“It was still only 6 inches of snow! We’re New York City! We get blizzards. We get 12 inches. Fourteen inches! Eighteen inches! Two feet of snow. We should have been prepared to deal with six inches of snow, even if it was a record,” he said in Chelsea, standing beside a downed tree.
On the radiating effect from New York City to places such as Long Island: "It all had a cascading, domino effect on each other. I'm not sure it came from one spot. Clearly, when you shut down the George Washington Bridge, which is I think the busiest daily bridge in the United States of America, that is going to have an impact."
"For New Yorkers who sat in three, four, five, six, seven, eight, nine hours of traffic last night: I'm sorry. We need to do a better job."
Passengers were temporarily halted from entering the crowded Port Authority Bus Terminal on Thursday, a spokesman said. The terminal was open Friday, the Port Authority said, but NJ Transit had delays and cancellations.
As of Thursday night, Manhasset had the highest snowfall total in Nassau County, with 6.5 inches. North Massapequa and Syosset both had about 5.5 inches. In Suffolk County, North Babylon had 5.3 inches, while Commack and Medford had about 5 inches.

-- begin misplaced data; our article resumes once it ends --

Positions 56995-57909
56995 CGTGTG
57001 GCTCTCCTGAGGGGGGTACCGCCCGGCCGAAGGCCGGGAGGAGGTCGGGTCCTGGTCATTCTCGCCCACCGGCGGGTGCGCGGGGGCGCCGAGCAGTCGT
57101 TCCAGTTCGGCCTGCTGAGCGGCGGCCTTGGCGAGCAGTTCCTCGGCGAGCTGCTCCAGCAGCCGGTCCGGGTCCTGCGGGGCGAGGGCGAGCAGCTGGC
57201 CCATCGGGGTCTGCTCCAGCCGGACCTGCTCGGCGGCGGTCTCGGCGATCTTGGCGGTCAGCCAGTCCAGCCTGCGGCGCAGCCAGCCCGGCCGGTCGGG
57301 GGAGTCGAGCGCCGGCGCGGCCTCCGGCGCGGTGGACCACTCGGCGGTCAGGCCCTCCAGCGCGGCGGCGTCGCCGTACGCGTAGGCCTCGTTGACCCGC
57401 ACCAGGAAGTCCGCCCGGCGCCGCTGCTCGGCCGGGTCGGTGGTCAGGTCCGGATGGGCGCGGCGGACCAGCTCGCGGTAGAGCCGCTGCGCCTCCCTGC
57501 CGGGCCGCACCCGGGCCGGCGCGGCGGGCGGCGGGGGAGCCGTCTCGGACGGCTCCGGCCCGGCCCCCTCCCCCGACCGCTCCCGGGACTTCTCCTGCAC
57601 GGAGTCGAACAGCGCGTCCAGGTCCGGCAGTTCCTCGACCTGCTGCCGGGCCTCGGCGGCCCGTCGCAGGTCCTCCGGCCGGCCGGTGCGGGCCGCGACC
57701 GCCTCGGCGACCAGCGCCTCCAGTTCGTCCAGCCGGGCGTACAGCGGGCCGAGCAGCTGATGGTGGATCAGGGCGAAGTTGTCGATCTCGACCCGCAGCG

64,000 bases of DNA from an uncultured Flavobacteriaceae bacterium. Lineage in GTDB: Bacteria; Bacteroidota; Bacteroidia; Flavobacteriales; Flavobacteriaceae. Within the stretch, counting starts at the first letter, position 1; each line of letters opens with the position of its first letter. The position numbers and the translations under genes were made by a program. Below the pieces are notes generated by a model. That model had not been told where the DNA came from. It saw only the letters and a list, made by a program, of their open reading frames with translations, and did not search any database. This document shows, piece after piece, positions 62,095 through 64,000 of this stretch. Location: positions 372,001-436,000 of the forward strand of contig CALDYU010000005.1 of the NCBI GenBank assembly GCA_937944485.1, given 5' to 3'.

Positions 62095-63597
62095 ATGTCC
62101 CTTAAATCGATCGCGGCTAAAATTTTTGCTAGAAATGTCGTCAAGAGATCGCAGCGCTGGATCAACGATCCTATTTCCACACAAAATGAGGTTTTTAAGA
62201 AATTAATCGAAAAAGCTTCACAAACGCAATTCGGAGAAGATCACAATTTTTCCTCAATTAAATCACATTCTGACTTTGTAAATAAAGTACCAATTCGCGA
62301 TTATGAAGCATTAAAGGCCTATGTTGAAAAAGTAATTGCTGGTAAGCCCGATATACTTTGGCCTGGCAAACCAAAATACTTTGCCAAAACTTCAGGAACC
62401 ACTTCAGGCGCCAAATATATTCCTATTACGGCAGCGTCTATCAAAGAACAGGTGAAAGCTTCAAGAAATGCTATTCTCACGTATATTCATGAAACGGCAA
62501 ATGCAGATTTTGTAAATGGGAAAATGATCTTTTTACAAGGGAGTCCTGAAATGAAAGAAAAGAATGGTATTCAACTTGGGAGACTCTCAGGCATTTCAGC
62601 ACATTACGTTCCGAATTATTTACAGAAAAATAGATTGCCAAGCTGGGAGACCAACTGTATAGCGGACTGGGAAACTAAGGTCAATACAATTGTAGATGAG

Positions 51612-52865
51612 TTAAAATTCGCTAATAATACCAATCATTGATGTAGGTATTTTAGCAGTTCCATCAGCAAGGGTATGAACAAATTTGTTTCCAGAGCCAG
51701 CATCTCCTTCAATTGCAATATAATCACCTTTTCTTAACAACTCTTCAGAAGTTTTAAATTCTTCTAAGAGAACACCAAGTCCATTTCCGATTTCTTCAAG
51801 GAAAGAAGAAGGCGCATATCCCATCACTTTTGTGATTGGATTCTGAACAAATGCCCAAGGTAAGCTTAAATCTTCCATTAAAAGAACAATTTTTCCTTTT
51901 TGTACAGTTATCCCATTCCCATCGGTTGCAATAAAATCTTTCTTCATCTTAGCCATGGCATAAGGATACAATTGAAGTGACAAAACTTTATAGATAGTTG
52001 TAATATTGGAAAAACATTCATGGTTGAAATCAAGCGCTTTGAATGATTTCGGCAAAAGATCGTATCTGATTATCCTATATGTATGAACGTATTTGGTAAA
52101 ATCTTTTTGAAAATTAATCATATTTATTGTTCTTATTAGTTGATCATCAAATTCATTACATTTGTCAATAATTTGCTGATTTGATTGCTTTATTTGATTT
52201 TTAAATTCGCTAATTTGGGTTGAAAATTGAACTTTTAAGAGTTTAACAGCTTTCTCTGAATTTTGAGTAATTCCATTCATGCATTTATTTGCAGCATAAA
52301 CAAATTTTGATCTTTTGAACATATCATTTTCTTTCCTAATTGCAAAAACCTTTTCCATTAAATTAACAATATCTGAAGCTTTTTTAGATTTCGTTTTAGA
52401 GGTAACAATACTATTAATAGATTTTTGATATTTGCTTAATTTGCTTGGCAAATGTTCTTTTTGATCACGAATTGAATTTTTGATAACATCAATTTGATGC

Nassau County police reported nearly 200 crashes on Thursday, but there were few if any incidents overnight, a police spokesman said Friday morning. The worst of the crashes were from 2 to 9 p.m. Thursday, he said.
Suffolk County police, after reporting more than 250 crashes Thursday, also said the overnight and early morning hours were calm Friday.
More than 35,500 PSEG Long Island customers lost power because of the storm, spokeswoman Elizabeth Flagler said. Extra crews worked through the night to restore power to about 32,200 of them.
Flagler said she expects most of the remaining 3,300 customers need work on their property and will have their power restored by the end of Friday.
“It’s the backyard of one person, the backyard of another, so it takes longer,” Flagler said.
Overnight into Saturday, the temperature will drop to about 35, feeling closer to 30 with wind chills — still warmer than the wind chills in the 20s early Thursday morning.
"Any puddles left over have the chance of freezing overnight," Hoffman said.
This weekend should have much more pleasant weather, with highs in the upper 40s and sun and clouds. Lows will be in the mid-30s.
Looking ahead to next week, there's good news, Hoffman said: "Travel day and Thanksgiving looks dry and a little cold."
With Matthew Chayes, Alfonso Castillo and Craig Schneider